Every day, I read some story about how someone says colleges aren’t preparing students for the “real world.” Of course, most of them have the same solution: more standardized tests. I doubt most of those with such suggestions have a lot of business experience, because employers rarely have their workers spend the day filling out multiple choice questions about Greek words or how someone can cross seven bridges 11 times without taking the same route twice.
Critics of this business-oriented approach claim that learning should be done for the sake of learning. It shouldn’t be connected to the business world. I don’t know of a single parent of a prospective college student who would be pleased to hear those words, especially when vocation-based schools promise jobs.
Can’t there be a compromise? Could we stimulate critical thinking and creativity, with a component that resembles the corporate world?
LaGrange College does just that, on Honors Day. And if you haven’t seen it, I recommend that you do, especially if you are interested in what this local academic school (and others) is doing to prepare undergraduate students for “the real world.”
On this day, students pack the Lewis Library with presentations of their research. They range from independent projects to teamwork. You’ll see everything from Biology and Chemistry majors testing arguments, to Nursing students revealing their medical findings. You’ll see surveys, publications, History and English papers, and even a film or display. But they all have one thing in common: it’s connected to what people are doing in the real world.
It also should satisfy those who are concerned with colleges being turned into preparation factories for careers. Each research project is developed with the creativity and critical thinking that professors seek from questioning, debating students, and even freewheeling discussion that you get in the classroom.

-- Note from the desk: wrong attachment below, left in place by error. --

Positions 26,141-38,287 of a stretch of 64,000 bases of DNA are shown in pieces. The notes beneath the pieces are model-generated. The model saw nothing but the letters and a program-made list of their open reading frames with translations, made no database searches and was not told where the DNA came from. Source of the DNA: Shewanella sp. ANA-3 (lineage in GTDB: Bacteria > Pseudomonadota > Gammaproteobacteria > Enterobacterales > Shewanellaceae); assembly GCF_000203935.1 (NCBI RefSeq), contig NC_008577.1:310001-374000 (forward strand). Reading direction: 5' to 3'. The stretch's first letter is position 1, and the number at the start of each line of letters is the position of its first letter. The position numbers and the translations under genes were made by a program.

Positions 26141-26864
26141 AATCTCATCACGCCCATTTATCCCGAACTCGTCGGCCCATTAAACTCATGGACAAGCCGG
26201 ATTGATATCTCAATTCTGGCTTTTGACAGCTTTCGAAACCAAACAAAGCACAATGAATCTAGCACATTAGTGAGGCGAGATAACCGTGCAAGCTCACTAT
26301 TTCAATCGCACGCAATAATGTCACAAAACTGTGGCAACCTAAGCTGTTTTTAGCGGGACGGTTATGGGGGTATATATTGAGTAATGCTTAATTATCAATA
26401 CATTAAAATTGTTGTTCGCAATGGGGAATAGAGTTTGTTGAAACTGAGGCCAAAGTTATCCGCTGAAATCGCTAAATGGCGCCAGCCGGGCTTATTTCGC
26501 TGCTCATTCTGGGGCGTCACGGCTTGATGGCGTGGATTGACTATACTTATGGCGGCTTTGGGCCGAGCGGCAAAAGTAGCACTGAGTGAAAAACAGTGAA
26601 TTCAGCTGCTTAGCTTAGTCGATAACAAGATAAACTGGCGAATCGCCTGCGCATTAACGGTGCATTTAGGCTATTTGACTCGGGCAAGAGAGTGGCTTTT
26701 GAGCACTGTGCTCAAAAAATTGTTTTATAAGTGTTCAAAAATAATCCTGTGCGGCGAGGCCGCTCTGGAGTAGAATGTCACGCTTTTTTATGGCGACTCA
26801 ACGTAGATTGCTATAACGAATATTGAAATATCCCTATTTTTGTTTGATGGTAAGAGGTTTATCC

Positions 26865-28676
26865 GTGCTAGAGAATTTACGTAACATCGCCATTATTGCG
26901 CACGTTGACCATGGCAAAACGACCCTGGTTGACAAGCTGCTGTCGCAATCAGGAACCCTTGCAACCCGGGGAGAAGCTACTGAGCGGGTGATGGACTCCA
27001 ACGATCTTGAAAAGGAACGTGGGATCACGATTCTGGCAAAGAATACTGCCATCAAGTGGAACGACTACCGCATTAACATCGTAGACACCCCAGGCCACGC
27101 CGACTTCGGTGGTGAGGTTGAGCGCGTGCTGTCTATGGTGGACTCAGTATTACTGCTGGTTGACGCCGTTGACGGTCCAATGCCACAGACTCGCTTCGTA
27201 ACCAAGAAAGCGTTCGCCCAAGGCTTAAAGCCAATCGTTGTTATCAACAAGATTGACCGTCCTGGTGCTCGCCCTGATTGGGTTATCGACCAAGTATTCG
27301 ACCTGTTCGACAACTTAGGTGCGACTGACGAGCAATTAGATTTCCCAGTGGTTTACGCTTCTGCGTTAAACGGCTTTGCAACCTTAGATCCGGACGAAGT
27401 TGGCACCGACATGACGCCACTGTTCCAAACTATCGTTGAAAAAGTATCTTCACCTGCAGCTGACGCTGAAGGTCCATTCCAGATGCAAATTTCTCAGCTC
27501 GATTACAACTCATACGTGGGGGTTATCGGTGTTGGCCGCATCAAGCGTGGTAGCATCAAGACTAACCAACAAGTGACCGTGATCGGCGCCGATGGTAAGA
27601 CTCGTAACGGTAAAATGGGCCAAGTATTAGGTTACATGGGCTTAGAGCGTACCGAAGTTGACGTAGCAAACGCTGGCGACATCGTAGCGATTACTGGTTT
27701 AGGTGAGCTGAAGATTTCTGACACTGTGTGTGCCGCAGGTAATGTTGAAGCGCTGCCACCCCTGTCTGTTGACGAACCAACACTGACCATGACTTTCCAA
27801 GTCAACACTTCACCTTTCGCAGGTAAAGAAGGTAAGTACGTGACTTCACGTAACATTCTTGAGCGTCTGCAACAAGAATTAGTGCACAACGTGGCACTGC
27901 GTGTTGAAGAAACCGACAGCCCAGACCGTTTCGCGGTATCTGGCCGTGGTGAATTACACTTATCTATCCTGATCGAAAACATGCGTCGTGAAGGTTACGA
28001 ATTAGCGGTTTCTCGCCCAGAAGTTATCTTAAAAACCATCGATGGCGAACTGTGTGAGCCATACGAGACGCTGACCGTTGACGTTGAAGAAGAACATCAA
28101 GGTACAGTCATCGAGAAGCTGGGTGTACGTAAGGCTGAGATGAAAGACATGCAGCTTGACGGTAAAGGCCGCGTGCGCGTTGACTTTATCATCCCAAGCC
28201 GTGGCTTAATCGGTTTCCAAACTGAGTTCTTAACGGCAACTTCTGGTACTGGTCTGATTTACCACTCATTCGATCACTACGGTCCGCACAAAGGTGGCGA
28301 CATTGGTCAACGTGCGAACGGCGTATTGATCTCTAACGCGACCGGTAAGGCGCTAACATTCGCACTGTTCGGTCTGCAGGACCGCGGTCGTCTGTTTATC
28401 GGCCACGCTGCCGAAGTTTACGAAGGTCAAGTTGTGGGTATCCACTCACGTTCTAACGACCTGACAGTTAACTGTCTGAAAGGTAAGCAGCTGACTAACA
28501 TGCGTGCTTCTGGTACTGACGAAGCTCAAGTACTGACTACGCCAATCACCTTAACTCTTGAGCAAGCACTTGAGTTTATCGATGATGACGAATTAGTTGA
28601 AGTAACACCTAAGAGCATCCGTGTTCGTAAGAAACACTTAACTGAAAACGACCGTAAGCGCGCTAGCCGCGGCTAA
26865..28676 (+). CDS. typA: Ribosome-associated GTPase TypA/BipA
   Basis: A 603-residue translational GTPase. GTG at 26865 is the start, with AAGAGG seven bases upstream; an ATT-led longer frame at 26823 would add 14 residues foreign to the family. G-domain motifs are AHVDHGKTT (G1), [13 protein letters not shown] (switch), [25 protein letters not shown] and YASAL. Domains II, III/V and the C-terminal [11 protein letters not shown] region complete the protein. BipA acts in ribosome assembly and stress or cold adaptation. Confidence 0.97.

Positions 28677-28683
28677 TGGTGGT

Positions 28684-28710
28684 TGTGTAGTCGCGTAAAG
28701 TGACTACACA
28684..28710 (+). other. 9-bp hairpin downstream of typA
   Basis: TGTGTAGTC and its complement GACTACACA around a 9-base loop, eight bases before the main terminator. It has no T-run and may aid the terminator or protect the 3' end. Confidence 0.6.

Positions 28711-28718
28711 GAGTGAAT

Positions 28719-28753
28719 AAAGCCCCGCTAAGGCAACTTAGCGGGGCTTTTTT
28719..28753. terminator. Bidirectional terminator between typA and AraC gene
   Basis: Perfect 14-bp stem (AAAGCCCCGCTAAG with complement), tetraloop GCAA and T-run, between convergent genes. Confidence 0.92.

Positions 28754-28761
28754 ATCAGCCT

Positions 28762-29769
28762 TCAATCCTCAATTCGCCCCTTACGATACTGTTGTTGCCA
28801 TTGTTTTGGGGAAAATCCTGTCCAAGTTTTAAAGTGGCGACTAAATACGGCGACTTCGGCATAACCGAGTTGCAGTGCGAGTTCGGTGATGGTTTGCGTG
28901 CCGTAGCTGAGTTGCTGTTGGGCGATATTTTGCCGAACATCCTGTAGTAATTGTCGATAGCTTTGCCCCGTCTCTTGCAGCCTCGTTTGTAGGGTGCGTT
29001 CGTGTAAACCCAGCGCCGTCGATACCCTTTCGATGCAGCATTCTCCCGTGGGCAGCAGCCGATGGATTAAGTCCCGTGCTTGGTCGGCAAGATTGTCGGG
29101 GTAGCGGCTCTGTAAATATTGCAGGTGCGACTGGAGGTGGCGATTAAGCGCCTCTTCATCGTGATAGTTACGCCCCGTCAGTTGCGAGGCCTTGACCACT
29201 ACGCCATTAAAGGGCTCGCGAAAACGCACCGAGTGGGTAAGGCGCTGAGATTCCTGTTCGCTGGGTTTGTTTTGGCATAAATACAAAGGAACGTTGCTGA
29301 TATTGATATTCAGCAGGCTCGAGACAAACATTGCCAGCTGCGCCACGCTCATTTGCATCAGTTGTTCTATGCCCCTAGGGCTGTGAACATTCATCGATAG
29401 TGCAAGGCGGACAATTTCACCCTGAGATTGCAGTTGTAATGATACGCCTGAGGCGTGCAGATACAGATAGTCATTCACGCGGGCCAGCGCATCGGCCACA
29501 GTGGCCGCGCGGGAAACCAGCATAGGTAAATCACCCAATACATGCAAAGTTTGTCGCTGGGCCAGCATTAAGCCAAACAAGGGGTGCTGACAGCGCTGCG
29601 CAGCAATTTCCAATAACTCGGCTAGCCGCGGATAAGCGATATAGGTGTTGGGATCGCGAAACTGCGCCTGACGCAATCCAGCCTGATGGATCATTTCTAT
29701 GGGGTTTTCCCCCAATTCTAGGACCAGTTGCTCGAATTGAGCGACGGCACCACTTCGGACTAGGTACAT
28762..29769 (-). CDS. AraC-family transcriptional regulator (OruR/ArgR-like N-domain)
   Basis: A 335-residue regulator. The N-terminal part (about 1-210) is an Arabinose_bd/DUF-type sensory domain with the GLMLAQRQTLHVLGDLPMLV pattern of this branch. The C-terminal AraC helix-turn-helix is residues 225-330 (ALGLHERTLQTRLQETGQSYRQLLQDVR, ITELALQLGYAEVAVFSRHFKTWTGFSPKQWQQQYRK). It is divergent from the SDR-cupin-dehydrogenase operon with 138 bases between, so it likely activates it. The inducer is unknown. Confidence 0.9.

This semester, two research teams of mine worked to solve two societal problems. One dealt with trying to stop human trafficking. They looked at the factors associate with which American states, and other countries, have actually taken steps to stop what’s been called modern-day slavery. And those results were presented at an economics conference in Las Vegas by the students, thanks to a generous grant.
Another class of mine looked into a question posed to us by State Senator Josh McKoon. A constituent who finished his prison term and parole was struggling to find work. Couldn’t his record be expunged, to help him find work? Senator McKoon asked us to look into what other states do, and whether or not the policies worked, in terms of crime reduction. In both cases, students researched the literature, gathered the data, ran the analysis, and wrote the paper.
We’re hardly the only school that does such activities. I have seen some pretty good poster presentations at the science building in Columbus State University. Such undergraduate research, valued at private and public schools, is likely to help a student stimulate his or her mind, and be prepared for the real world, unless he or she has to cross the Chattahoochee River several times without taking the same bridge twice.